Of course, grants served as a vital starting point and indeed the Pioneers cited sustained financial support as vital in securing their boards’ buy-in for their change agendas. Grants focused on capacity building for social media and experiments in new forms of collaboration – reaching across sector, field, issue and constituency and using both trusted and unlikely allies to drive change. We also hosted bimonthly “Pioneers Forums,” half-day sessions dedicated to peer-to-peer learning using case studies, trainings and expert speakers. Amid the rigors of daily responsibilities, it’s rare for nonprofit executive directors to find space to connect with peers, engage in frank discussions and “peer around the corner” to anticipate broader challenges facing the field.
The Levi Strauss Foundation aimed to use all the leadership tools at our disposal: acting as convener, organizer, relationship broker, listener, policy promoter and knowledge disseminator. As Tessie Guillermo, CEO of ZeroDivide, a terrific partner in building the social media and communications prowess of the Pioneers, perceptively points out: “This is part of a movement in philanthropy from traditional grantmaking to mobilizing a broader toolkit to drive change-making.”
Sparking change demands commitment and due consideration at different levels. While an executive director is the face of change in an organization, support from the board and staff capacity are critical factors for success. Thus, we offered opportunities for support across the organizational chart.
For instance, one year into the initiative, we partnered with Rockwood Leadership Institute on a collaborative retreat involving a board member, executive and senior staff from each organization (a departure from the norm in which one person from each group attends), encouraging shared leadership and collaboration in the long run. We also supported ZeroDivide in conducting a workshop series for communications and technology staff responsible for implementing the leaders’ visions on social media.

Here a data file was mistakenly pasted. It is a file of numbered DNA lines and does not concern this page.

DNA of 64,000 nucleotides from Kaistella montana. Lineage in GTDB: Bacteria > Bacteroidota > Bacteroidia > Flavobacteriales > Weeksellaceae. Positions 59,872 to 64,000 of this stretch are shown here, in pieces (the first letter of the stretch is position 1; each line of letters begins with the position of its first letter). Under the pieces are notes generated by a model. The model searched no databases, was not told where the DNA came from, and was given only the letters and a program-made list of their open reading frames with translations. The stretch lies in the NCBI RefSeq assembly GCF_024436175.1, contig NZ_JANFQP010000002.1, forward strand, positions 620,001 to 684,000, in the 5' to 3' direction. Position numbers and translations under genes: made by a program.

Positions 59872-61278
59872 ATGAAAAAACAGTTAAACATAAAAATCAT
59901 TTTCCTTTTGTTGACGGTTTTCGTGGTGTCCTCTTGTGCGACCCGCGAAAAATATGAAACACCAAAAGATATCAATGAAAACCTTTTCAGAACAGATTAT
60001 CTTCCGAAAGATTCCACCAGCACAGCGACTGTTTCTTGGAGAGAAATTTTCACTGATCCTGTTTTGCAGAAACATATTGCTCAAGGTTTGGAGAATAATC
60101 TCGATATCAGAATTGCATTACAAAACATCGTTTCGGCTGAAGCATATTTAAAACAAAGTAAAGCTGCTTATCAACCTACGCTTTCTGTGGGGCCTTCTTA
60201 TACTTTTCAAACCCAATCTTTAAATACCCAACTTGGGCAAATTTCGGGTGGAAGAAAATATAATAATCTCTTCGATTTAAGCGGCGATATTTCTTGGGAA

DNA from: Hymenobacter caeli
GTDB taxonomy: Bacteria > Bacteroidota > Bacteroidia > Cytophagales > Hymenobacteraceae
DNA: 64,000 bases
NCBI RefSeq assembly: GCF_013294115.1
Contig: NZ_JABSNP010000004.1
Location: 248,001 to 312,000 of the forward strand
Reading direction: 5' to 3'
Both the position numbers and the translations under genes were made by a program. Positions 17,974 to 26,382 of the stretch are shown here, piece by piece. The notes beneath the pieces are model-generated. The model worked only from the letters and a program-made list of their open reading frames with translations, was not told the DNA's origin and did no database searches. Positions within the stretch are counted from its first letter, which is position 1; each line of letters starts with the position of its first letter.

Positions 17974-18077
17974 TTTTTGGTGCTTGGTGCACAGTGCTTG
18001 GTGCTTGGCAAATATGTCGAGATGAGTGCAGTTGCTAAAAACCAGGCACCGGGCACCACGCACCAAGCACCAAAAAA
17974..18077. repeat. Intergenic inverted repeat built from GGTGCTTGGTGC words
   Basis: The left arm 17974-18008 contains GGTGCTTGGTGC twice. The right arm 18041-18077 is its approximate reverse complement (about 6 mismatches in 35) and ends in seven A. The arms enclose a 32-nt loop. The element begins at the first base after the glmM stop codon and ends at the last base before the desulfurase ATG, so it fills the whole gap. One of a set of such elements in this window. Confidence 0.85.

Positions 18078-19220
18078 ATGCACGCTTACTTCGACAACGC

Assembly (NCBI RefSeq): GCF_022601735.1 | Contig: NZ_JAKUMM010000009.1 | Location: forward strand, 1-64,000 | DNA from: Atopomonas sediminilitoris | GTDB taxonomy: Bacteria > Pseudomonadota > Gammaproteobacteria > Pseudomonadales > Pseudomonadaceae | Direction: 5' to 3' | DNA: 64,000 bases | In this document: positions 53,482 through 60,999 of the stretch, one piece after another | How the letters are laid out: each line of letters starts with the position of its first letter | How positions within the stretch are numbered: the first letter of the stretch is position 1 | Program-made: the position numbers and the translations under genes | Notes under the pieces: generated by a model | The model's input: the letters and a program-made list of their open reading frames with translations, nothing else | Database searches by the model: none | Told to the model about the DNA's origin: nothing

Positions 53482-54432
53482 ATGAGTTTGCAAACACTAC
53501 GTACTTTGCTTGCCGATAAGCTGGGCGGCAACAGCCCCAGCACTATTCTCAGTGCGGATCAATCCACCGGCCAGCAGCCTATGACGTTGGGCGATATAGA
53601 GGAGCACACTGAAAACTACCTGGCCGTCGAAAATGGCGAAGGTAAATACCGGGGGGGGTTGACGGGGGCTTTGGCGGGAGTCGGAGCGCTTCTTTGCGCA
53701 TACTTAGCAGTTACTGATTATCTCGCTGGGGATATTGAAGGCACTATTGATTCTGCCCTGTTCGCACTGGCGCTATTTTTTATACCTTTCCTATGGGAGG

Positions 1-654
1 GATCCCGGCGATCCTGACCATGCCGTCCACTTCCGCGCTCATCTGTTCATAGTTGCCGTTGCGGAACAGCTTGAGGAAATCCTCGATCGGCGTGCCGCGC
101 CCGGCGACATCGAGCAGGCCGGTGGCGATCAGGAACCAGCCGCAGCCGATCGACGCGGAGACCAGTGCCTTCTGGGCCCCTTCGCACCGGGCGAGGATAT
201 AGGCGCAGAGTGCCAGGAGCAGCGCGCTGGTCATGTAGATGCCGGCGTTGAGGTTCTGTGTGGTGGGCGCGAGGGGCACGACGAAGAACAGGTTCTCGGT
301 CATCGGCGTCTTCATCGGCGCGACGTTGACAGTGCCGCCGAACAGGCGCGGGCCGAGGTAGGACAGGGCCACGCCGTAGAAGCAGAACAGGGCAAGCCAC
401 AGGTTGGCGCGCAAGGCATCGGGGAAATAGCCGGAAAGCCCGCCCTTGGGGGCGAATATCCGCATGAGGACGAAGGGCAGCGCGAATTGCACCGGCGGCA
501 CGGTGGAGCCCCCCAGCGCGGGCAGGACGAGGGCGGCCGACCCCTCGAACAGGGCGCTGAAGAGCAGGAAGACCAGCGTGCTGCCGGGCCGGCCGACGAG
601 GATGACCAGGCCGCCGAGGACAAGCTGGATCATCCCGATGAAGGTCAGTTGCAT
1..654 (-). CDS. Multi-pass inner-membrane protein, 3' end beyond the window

This is a decidedly nonlinear approach, and striking the right balance between these layers is more art than science. But taking a multi-layered approach has a massive upside: it allows funders to identify the many different points of leverage where we may provide support.
As Bob Haas, president emeritus of our foundation, says: “One of the most difficult lessons in philanthropy is to be patient and stay committed, especially when the going gets tough. Real change is hard. It takes time. We need to have the stomach to see things through and not give up prematurely on causes that mean the most to us.”
With Pioneers in Justice, it was a new practice to focus extensively on five organizations. We quickly realized we needed five years to show that these organizations’ embrace of technology and networked collaboration could produce fundamental change. We’ve learned that long-term commitment, grounded in a shared set of values and rigorous goal setting, has its rewards. Commitment fosters honesty and intimacy. In turn, this fuels risk-taking and more expansive ambitions. Here are a few examples from the Pioneers in Justice:
Each of these accomplishments reflects decisive moves to expand the mission of the organization (and perhaps what it means to be an identity-based organization) to drive inclusivity and embrace marginalized groups. These visions cannot be cultivated overnight, nor carried out in one-year grant cycles.
Meaningful philanthropy requires deft, savvy and tenacious leaders with the gumption to instigate social change. At the Levi Strauss Foundation, we’ve found there is no substitute for direct connections between board members (in our case, corporate leaders and family shareholders) and community partners. Through site visits and board sessions, we aim to spur conversations about the challenges of change management and the standout leadership qualities of our partners.
We also underscore the long-term “life-cycle” of change, warts and all. Our board understands that the “issues and events of our day” often are defined by bad policies and egregious rights violations. As the U.S. civil rights movement illustrates, these threats may instigate a “perfect storm” of change if community leaders take advantage of opportunities that present themselves. We know it is not always possible to predict these circumstances or foster this spark of change, but we embrace our role in providing “patient capital” and helping prepare these partners to be ready when these moments arise.
For foundations, the journey to support nonprofit leadership may not be linear or free of bumps. But it comes with few risks and real rewards, especially over the long haul. Finally, it’s not an “all or nothing” proposition: feel free to take any or all of the kernels of insight shared here and apply them to enhance your journey.
Daniel Lee is executive director of the Levi Strauss Foundation and a board member of NCRP.